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Letters to the Editor


Homeless camps won’t come for free

So the controversy begins: What do we do with our homeless during the Asia-Pacific Economic Cooperation conference?

These are people we are talking about. They are either underemployed or unemployed. They have fallen off the mainstream track of the American economy either by bad luck or poor choices. So we want to hide them from view so that the rest of the world doesn’t come away with the impression that there are any problems in our paradise?

And what will be the cost of setting up the proposed temporary camps for these people? Who foots the bill? And who benefits from this?

It would appear the only group benefiting from these camps would be the tourist industry. Gathering up the folks who make their homes along Ala Moana and Nimitz is in effect sweeping the problem under the rug.

Vic Craft

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Mail: Letters to the Editor, Honolulu Star-Advertiser, 7 Waterfront Plaza, 500 Ala Moana, Suite 210, Honolulu, HI 96813

Do more to catch red-light runners

I am dismayed to read that the Honolulu Police Department’s response to all the pedestrians killed in Hawaii is to have an enforcement event for two hours "at least once a month" ("Deaths spur street safety plan," Star-Advertiser, July 27).

I would think that the lives of Hawaii citizens are worth much more than that.

I am a retired senior who frequently walks to downtown and elsewhere for exercise and doing my part for the environment. Invariably, any city intersection will have drivers violating right-turn-on-red rules. Many drivers show no attempt to slow down at the red light. Any pedestrian stepping into the crosswalk without looking left would be hit.

HPD should have a police officer stand on busy city intersections with a video camera to issue citations. This should be at least one police officer, eight hours per day, for 40 hours a week. I have no doubt they would be busy.

Gary Kishida

Can refunds do not reflect their weight

The HI-5 recycling program has been in effect for more than five years and there is a lingering question that bothers me: Why are we not paid for the weight of the aluminum cans that we recycle as we were prior to HI-5?

We receive a 5-cent refund but we are not paid for the weight of the aluminum. Before the HI-5 program we were paid for the weight of the cans we recycled.

Someone is being paid for the recycled aluminum cans and it isn’t the consumer. In today’s economy we all need every cent we are due.

Dennis Morioka

Music studies have long-range benefit

An article on science exams says that much work needs to be done to bring students up to standards ("Students score poorly in science exams," Star-Advertiser, July 28).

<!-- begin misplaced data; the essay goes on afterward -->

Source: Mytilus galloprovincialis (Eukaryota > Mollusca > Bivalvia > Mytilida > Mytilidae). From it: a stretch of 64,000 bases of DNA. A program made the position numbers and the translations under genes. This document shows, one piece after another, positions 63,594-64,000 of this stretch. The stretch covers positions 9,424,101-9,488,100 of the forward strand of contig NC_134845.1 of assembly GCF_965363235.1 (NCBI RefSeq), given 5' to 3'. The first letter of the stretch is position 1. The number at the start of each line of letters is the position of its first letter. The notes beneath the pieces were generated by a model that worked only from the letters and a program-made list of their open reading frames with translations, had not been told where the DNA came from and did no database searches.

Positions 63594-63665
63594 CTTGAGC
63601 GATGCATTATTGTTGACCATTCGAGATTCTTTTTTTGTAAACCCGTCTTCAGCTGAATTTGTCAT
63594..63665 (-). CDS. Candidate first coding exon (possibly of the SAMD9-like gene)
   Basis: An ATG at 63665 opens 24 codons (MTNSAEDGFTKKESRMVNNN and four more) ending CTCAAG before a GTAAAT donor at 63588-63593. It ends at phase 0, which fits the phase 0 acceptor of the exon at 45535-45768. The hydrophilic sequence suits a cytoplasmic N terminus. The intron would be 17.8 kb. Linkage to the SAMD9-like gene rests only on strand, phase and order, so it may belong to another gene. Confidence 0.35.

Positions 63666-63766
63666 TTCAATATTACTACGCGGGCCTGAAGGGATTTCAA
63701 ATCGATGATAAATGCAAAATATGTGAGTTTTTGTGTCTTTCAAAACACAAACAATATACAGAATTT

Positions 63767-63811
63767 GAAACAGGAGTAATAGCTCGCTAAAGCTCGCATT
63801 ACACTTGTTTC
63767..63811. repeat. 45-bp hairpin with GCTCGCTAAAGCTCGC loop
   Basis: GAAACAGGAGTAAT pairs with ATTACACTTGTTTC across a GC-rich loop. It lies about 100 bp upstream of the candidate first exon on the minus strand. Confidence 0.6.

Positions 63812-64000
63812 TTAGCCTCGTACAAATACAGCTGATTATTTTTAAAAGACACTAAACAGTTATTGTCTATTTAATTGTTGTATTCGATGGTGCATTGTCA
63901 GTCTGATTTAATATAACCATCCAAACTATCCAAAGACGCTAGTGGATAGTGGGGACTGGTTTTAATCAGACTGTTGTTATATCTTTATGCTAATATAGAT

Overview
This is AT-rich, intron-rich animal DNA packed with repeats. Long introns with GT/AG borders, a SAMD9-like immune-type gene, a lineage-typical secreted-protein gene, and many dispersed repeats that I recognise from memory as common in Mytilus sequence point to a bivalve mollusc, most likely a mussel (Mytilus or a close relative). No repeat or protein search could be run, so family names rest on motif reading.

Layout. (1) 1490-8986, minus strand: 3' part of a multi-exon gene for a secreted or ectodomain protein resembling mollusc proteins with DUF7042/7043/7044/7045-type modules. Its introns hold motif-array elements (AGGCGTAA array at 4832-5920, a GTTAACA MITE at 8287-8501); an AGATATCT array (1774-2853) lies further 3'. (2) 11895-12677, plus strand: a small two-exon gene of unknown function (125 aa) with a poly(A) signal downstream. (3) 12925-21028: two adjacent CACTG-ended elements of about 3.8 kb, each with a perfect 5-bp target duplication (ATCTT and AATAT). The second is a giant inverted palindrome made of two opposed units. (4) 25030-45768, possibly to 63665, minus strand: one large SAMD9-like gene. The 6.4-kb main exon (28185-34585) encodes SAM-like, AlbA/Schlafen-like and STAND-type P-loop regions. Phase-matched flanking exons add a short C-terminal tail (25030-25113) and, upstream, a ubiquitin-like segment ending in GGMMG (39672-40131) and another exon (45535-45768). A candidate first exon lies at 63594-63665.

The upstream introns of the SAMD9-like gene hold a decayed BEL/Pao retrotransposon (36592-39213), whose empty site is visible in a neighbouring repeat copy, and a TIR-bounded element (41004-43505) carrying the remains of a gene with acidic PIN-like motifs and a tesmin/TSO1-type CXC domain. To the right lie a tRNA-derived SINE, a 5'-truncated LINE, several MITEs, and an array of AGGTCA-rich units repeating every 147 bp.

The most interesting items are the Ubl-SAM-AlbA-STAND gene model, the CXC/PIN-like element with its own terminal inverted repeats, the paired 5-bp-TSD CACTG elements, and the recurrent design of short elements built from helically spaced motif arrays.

It has been proven time and again that students who were exposed to the arts, especially music, starting in first grade, had higher test scores in math and science by the time they got the middle and high school.

Students don’t have to learn to play and instrument or sing in a choir. But just exposing them to music, with dancing and singing, and teaching them the basic concepts of music, gave them the training in spatial and critical thinking needed to stand out in science and math.

Wim Blees

Short-term rentals are a golden goose

We need cash. Everyone seems to be saying that, but on Aug 10, the Planning Commission is hearing testimony on further regulating short-term rentals.

There appears to be no legitimate government purpose for this proposal. The findings on complaints are contrary to statistics kept by the city Department of Planning and Permitting’s enforcement branch and appear to be in deference to some community members’ disapproval of, and rancor toward, other neighbors.

Passage of this amendment would cost us the company of President Barack Obama and his family and entourage at Christmas. It would interfere with vacationers who want to provide a homecooked meal for their sons and daughters who have a week of vacation prior to being shipped out to Afghanistan. It would remove accommodations to visitors seeking a less colorful environment than Waikiki for themselves and their children.

It also would mean less tax revenue for our general fund, as well as less income for the yard man, the cleaners, booking agents, remodelers and restaurants, if short-term rentals are closed and tourists seeking alternate accommodations are not welcomed here.

While one hand of our government reaches out to tax our property, the other hand reaches out to discourage us and regulate us out of business.

Mayor Peter Carlisle needs to stop being a prosecutor and start encouraging our ability to bring in cash to the general fund.

Karen Luke
Ewa Beach

Earned income tax credit worth saving

Our great nation was founded by brave men who revolted against the tyranny of the British monarchy more than 200 years ago. They revolted against taxation without representation and other forms of oppressive rule.

Now, Republican governors across our beloved country are cutting the earned income tax credit, which benefits the poorest of low-income working families ("Poor Role Model," Star-Advertiser, July 28). These cuts can mean the difference between being able to buy groceries or paying a sky-high electric bill. At the same time, these same governors are proposing new tax loopholes designed to benefit only the wealthiest individuals among us.

It is sad that even in our country selfish people would lay the heaviest burden on those least able to afford it, while the rich get richer.

Norman Gibson

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